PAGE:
We all experience back pain sometimes. In fact, an estimated 31 million Americans experience back pain on any given day, and a whopping 80% of Americans will experience back pain at some point in their life. While some cases of back pain are caused by serious underlying medical conditions, the majority are simply caused by lifestyle factors. That’s right – there may be things you do every day without even thinking about it that are causing your back pain.
If your back pain is caused by lifestyle factors, that’s actually good news. That means you can heal your back pain on your own, without going to the doctor, just by making some changes to your daily routine and adopting some healthy new habits.
When it comes to lifestyle factors that cause back pain, there are a handful of common culprits. These are the three worst offenders:
- Lugging around heavy purses and briefcases
- Wearing uncomfortable shoes with little to no arch support
- Sitting all day long at your desk at work
Any of those behaviors sound familiar? If you’re like most Americans, you’re probably guilty of all three. So let’s explore how you can change the lifestyle factors causing your back pain to find relief from serious back pain – both now and in the future.
Use a backpack.
The trend of giant, oversized bags started a few years ago and has no signs of slowing down. The downside is that if you make a bag bigger, we’ll find a way to fill it. So as bags get bigger, they also get heavier. Add to that the fact that more and more employees are issued company laptops that they lug from work to home and back again, and you get millions of Americans carrying around ridiculously heavy bags that weren’t designed for comfort. Men, don’t think you’re exempt – briefcases and messenger bags are just as bad.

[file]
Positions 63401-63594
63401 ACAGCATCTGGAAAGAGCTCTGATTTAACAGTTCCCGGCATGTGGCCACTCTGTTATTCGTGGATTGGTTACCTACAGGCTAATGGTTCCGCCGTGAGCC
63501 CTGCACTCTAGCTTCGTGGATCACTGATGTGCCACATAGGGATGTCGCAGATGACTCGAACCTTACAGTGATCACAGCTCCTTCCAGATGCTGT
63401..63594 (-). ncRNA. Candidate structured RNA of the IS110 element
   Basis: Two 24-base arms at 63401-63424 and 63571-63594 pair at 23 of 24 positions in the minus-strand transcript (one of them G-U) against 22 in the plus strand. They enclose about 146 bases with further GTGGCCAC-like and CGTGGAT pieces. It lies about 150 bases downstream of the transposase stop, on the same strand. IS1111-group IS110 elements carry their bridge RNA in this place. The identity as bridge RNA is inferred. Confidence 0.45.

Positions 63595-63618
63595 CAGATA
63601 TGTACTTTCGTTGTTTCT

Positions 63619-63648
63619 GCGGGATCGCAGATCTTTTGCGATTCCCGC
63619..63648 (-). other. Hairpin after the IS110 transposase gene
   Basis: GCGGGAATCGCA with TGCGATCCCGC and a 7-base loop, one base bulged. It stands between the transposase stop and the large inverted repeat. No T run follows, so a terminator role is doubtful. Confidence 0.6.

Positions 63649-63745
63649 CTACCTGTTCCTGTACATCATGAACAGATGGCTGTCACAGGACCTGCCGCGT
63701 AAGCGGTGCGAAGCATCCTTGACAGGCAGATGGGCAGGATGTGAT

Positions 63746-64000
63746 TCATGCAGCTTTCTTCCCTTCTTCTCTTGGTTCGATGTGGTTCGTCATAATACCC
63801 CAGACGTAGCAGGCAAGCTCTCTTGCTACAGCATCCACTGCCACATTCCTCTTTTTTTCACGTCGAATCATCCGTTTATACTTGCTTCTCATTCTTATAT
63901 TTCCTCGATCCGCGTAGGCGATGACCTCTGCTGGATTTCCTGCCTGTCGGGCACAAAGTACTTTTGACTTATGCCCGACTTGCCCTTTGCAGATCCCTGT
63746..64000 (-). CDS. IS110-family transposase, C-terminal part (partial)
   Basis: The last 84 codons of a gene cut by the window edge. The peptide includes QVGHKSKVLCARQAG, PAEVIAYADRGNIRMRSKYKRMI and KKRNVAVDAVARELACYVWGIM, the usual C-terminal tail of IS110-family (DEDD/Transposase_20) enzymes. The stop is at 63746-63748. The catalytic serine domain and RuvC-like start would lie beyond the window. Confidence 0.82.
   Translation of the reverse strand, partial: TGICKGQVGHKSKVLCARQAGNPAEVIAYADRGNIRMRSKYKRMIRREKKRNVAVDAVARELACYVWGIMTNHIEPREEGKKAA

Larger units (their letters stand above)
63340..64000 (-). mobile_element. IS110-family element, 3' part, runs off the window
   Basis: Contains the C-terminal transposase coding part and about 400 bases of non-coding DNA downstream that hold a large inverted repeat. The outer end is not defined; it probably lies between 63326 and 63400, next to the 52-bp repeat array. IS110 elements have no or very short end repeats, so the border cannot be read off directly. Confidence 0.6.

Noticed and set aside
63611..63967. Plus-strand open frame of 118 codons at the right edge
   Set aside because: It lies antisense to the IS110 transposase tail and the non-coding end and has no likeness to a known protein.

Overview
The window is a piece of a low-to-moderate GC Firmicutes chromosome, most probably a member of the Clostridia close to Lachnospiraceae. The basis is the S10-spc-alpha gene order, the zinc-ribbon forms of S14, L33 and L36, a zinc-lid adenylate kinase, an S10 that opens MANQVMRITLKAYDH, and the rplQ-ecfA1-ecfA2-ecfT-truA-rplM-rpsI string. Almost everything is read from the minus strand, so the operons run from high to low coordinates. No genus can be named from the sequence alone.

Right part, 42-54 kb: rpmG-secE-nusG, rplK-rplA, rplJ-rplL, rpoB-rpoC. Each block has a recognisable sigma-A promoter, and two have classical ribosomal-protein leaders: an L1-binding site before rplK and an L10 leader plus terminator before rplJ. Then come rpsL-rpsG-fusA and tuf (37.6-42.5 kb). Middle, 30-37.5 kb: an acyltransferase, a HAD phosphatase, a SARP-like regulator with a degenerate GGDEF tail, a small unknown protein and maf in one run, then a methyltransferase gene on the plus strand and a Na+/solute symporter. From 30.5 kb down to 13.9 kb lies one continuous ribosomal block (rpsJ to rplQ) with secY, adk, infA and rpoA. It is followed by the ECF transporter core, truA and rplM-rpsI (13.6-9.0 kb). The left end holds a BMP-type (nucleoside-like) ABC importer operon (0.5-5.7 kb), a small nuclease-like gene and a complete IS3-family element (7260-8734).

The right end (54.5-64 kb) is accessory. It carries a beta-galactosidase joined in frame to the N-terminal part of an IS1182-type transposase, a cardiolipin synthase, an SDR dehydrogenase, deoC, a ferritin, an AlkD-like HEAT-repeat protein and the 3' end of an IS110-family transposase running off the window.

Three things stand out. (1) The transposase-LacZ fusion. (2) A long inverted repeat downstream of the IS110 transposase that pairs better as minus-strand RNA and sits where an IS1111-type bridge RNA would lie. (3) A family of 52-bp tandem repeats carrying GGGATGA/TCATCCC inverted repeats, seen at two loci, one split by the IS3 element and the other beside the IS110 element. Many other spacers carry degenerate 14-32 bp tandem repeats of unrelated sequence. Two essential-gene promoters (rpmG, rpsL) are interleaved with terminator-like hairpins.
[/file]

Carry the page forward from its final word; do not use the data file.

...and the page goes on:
Save yourself from back pain by switching to a backpack. Backpacks distribute the weight evenly across both your shoulders, so you’re not weighing yourself down on one side and giving yourself a lopsided limp. They’re also usually designed with padded straps, placing less strain on your shoulder muscles.
Alternate carrying sides.
You can’t use style as an excuse not to switch to a backpack, since many major bag retailers now sell sleek, business-appropriate models. But if you’re really determined not to give up your oversized tote or briefcase, at least make an effort to adopt some more back-friendly habits.
While we all have a preferred side for carrying bags, like we do for most things, it’s better to switch sides throughout the day. Always carrying a heavy bag on the same side means you’re only putting the strain on that side of your body. Switching sides will help distribute the weight, decreasing the risk for overstraining. It might feel unnatural at first, but the more you do it, the more comfortable it will seem.
Reconsider your footwear.
What you wear on your feet has a huge impact on how your back feels. Wearing uncomfortable shoes can negatively impact your back in a variety of ways. Shoes with proper arch support help to align your legs and spine properly while you walk and stand. Shoes with good cushioning help minimize the impact when your foot hits the ground. High heels or ill-fitting shoes, on the other hand, make you more prone to bad posture and de-stabilize you, increasing the chance of falling. When it comes to eliminating and preventing back pain, the importance of good footwear can not be overstated.
Use a standing desk converter.
Our bodies weren’t designed to spend hours every day in a seated position. We were designed for an upright, active lifestyle – not a sedentary one. Sitting too much places excess stress on the joints, discs, and ligaments in your lower back, causing back pain. It’s no coincidence that over 54% of chronic back pain sufferers report spending at least eight hours a day sitting down at work.
If you have a desk job, you may not have much of a choice in how many hours a day you have to be at your desk. What you can control, however, is how ergonomic your desk set-up is. Using a desk riser allows you to alternate between sitting and standing throughout the day, giving your back a break from the compression of sitting. Standing also helps strengthen back and leg muscles, further protecting against back strain.